Guest Post by Cynthia Murphy
She would ask me what took so long.
I have a wonderfully clear memory of being in Year 6 and writing what would now be called fanfic of ‘The Cheerleader’ by Caroline B Cooney. I was obsessed. I found my appetite for reading early in life and, once I had exhausted my local library of all the Judy Blume and Sweet Valley High books on their shelves, I discovered Point Horror. I wish I could remember the first one I read, or how I came across them, but once I got my teeth into the collection, I made it a mission to collect every single one. I’d save up for them, ask for them as gifts and swap them with classmates who had the same predilection as me. I just couldn’t get enough.
They ignited a love of being scared. There’s nothing better, when the world gets too much, than to lose yourself in the life of someone who is having a way worse time than you are. In fact, with the way the world is at the moment (yes, 2020, I’m talking to you) I can see why YA horror is making a resurgence – it’s escapism at its finest. Point Horror meant I could open the pages of a book and walk beside ghosts and vampires, be on the run from a killer or stalked through a dark gymnasium. I could find dead bodies, receive threatening notes, suspect friends and love interests…and then hide the book when it all got a bit too much. Often face down under the bed, because that way the monsters couldn’t get out.
Fast forward to 2019. My writing bestie sent me a surprise in the post, a baseball tee with, coincidentally, the cover of ‘The Cheerleader’ printed on it. I’d been in a writing slump and in with the package was a note to say it was to help me get my writing mojo back. I started looking at recent YA with interest. There had been a couple of successful horror novels but, as a genre, it had been dominated by sparkly vampires and then gone slightly stale. But what if I could revive it? What if I could replicate my beloved Point Horror books in a twenty-first century way? It seemed a little silly and maybe too big of a task, but that almost made it achievable – it was more of a dream than a plan. I had an idea and by November 2019 I had written it, had nine offers from literary agents and signed with the wonderful Stephanie Thwaites at Curtis Brown. We sold the manuscript in January 2020 and I was thrilled to have found a home at Scholastic.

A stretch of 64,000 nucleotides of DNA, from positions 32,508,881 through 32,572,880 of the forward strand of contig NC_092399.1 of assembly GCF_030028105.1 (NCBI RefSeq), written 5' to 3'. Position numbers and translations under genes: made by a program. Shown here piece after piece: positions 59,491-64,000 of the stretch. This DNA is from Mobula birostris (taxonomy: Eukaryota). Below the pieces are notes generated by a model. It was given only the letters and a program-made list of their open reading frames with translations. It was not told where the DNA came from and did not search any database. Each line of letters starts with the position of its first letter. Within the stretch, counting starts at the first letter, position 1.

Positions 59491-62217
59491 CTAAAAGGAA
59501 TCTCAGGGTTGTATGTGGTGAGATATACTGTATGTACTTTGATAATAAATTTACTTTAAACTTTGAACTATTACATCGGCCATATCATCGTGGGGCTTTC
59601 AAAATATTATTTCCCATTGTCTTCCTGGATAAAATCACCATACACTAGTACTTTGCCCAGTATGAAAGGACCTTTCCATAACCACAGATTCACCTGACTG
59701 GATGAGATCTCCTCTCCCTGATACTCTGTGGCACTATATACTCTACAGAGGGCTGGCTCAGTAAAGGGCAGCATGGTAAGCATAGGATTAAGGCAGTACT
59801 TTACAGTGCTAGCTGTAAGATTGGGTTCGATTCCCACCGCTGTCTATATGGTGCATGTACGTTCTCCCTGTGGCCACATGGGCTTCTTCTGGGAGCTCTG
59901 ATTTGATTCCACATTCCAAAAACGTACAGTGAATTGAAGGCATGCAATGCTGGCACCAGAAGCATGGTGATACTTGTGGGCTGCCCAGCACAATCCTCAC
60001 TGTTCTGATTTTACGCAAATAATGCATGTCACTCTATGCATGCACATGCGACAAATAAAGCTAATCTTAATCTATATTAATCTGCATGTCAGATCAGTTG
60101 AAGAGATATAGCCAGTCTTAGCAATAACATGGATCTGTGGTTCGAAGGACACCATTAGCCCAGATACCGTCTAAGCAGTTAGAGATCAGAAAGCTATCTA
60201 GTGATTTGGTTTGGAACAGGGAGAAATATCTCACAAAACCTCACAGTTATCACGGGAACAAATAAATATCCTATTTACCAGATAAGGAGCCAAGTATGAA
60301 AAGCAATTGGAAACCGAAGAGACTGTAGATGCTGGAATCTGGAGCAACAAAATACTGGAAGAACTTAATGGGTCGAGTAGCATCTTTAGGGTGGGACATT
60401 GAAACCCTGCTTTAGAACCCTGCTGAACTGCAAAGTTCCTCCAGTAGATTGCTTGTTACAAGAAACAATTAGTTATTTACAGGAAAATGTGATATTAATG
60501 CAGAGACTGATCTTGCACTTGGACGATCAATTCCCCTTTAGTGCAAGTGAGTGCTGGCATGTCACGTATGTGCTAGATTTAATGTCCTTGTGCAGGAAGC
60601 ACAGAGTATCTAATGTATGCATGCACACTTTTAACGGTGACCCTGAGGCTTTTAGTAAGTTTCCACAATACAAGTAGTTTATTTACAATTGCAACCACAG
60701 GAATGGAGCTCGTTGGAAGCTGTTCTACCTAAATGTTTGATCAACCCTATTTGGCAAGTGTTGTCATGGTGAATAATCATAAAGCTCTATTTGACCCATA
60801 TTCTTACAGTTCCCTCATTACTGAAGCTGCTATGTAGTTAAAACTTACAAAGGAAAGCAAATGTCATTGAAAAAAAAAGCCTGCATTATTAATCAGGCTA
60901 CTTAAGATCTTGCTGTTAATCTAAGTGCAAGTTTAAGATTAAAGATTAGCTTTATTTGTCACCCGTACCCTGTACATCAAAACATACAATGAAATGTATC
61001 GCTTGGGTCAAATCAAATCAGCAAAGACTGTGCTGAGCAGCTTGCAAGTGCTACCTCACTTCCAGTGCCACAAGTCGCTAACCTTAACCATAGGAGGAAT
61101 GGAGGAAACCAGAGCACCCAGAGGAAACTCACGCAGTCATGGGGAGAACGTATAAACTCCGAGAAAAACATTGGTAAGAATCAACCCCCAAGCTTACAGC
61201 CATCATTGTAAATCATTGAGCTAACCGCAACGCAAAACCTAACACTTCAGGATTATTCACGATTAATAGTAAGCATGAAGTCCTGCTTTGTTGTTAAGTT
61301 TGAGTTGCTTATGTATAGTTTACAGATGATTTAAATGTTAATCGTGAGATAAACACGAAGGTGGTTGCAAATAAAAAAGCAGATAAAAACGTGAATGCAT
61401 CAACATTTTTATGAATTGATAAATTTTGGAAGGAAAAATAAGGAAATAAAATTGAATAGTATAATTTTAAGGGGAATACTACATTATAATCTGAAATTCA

The home of Point Horror.
It’s all been a bit of a dream since. My love letter to teen thrills, Last One to Die, is being touted as ‘Point Horror for the social media generation’. I did what I jokingly set out to do, helped along by a lot of love, patience and very talented people.
Oh, and one magic t-shirt.
Last One to Die, Cynthia Murphy’s debut YA novel, is published in January 2021 by Scholastic